SAN FRANCISCO (AP) -- As San Francisco's youngest mayor in over a century, Gavin Newsom is doing more than making good on a pledge to usher in a new generation of leadership. He is also single-handedly raising the X-chromosome count in the city's power circles.
The 36-year-old Democrat has promoted women to lead both the police and fire departments, a national first for a city anywhere near San Francisco's size. He also chose a woman to replace him on the city's Board of Supervisors.
Aside from the mayor, the sheriff and the male-dominated Board of Supervisors, women now occupy most of the leadership positions in San Francisco, which is also the home of Sen. Dianne Feinstein and House Minority Leader Nancy Pelosi. Sen. Barbara Boxer lives nearby.
``If someone thinks, `Well, why not so-and-so?' San Francisco has a way of saying, `OK, yeah, why not? Let's do it,''' observed Susan Leal, a Hispanic lesbian who serves as the city's elected treasurer. ``We are a little bit more pioneer.''
Even those who criticized Newsom during his mayoral campaign, such as the National Organization for Women chapter, have been pleased by his appointments.
And in conversations among rank-and-file police officers and firefighters, the fact that both new chiefs are experienced, well-liked insiders seems to outweigh their gender.
``Some of those with the most seniority may be like, `A woman is running the department? What has firefighting come to?' But the crews on now are like, `Let's see what she can do.' That's what it boils down to,'' said Dwayne Newton, a firefighter in the city's Haight-Ashbury district.
Both San Francisco natives, Fire Chief Joanne Hayes-White, 39, and Police Chief Heather Fong, 47, will be working closely with newly elected District Attorney Kamala Harris, 39, and Newsom's newly appointed criminal justice director, Murlene Johnson Randle, 51.
Sheriff Michael Hennessey, who has a lesbian as his second-in-command, said that even in a liberal city like San Francisco, having women leading public safety departments is groundbreaking, and that they will face challenges from the rank-and-file.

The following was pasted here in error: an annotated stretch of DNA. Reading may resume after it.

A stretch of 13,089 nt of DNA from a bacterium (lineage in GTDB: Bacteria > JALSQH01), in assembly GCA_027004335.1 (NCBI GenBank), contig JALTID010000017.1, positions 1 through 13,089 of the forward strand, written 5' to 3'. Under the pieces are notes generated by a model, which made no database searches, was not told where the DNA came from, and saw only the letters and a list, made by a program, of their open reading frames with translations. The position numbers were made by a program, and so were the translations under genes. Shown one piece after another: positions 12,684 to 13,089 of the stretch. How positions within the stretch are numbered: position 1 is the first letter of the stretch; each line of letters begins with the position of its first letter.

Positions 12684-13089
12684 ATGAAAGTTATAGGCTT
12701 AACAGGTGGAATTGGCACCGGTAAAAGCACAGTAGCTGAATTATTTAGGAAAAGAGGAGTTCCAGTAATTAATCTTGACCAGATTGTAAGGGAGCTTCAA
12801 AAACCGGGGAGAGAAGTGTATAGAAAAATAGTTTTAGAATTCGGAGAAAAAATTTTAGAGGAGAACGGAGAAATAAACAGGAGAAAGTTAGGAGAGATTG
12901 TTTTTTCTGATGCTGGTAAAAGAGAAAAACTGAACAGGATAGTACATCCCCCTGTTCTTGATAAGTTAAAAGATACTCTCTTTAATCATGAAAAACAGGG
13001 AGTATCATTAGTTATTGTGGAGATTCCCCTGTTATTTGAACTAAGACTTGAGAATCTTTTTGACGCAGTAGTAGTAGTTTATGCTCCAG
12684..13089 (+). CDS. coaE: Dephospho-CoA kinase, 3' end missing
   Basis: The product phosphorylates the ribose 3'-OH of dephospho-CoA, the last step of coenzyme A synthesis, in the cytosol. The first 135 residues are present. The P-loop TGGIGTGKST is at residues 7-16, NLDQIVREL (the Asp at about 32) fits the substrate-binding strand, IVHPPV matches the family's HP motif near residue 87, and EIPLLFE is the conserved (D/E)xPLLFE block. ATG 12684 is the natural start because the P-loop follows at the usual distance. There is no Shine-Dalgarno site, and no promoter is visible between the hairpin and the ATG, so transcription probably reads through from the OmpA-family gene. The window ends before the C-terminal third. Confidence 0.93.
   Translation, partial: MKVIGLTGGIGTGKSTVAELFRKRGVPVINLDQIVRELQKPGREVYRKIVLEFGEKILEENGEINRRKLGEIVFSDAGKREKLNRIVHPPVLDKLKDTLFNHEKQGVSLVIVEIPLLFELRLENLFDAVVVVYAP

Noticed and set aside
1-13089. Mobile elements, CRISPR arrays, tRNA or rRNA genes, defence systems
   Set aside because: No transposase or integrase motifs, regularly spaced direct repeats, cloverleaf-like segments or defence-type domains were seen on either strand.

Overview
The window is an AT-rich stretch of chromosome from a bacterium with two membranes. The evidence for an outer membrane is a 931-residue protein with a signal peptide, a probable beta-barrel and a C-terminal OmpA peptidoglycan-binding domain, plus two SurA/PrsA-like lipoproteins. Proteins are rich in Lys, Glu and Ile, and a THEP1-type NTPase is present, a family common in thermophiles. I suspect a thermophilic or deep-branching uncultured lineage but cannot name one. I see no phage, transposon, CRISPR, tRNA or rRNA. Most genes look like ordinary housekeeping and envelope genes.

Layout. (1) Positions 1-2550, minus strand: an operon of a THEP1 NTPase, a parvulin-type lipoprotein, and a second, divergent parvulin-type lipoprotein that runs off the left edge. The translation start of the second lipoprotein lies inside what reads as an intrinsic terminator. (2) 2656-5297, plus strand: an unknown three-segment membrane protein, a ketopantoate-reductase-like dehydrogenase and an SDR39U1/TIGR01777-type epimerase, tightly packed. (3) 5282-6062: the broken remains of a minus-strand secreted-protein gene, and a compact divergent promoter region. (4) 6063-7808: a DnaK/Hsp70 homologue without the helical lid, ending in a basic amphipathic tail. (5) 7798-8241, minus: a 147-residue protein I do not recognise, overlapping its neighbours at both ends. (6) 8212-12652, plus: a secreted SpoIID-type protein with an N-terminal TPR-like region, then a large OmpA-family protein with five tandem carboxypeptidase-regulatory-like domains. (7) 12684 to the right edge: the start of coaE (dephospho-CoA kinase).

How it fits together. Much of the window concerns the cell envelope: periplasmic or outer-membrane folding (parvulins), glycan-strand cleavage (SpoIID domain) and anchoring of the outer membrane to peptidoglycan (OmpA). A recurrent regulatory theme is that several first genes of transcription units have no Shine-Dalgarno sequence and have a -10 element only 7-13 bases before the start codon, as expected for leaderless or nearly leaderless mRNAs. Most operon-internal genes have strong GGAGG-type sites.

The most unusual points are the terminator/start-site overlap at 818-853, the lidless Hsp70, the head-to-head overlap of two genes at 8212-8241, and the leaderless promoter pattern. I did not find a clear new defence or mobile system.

At the same time, the appointments may help restore public confidence in the police and fire departments and the DA's office, all of which experienced strife under the previous officeholders, the sheriff said.
``Oftentimes, women managers are better than men managers. They just aren't always given the chance,'' Hennessey said. ``They bring a different, less macho perspective to management, and that's good.''
Fong, a 26-year department veteran, is the first Asian woman and only the eighth woman ever to take the helm of a big city police department, according to Penny Harrington, founder of the National Center for Women and Policing. The biracial Harris is California's first district attorney, male or female, of Indian or black descent.
Hayes-White, an Irish-American mother of three who become a firefighter 14 years ago, is one of 21 women nationwide heading up a professional fire department, according to the organization Women in the Fire Service. Only one other woman, the director of the California Department of Forestry and Fire Protection, commands more uniformed firefighting personnel, the group said.
The one hitch is that Newsom has designated Fong as acting chief while the city conducts a nationwide search for a permanent leader, which Newsom considers necessary, given last year's scandal involving alleged cover-ups of officer misconduct, and the department's relatively low crime-solving rate.
But Newsom said that he also expects Fong to be a top contender for the job and that she is fully empowered to make reforms in the meantime.
People close to Newsom say women have always played a strong role in his professional and personal life.
A wealthy businessman and son of a politically connected former judge, Newsom tried to counter his image as a privileged white man by stressing during his campaign that he was raised by a mother who worked three jobs after his parents divorced.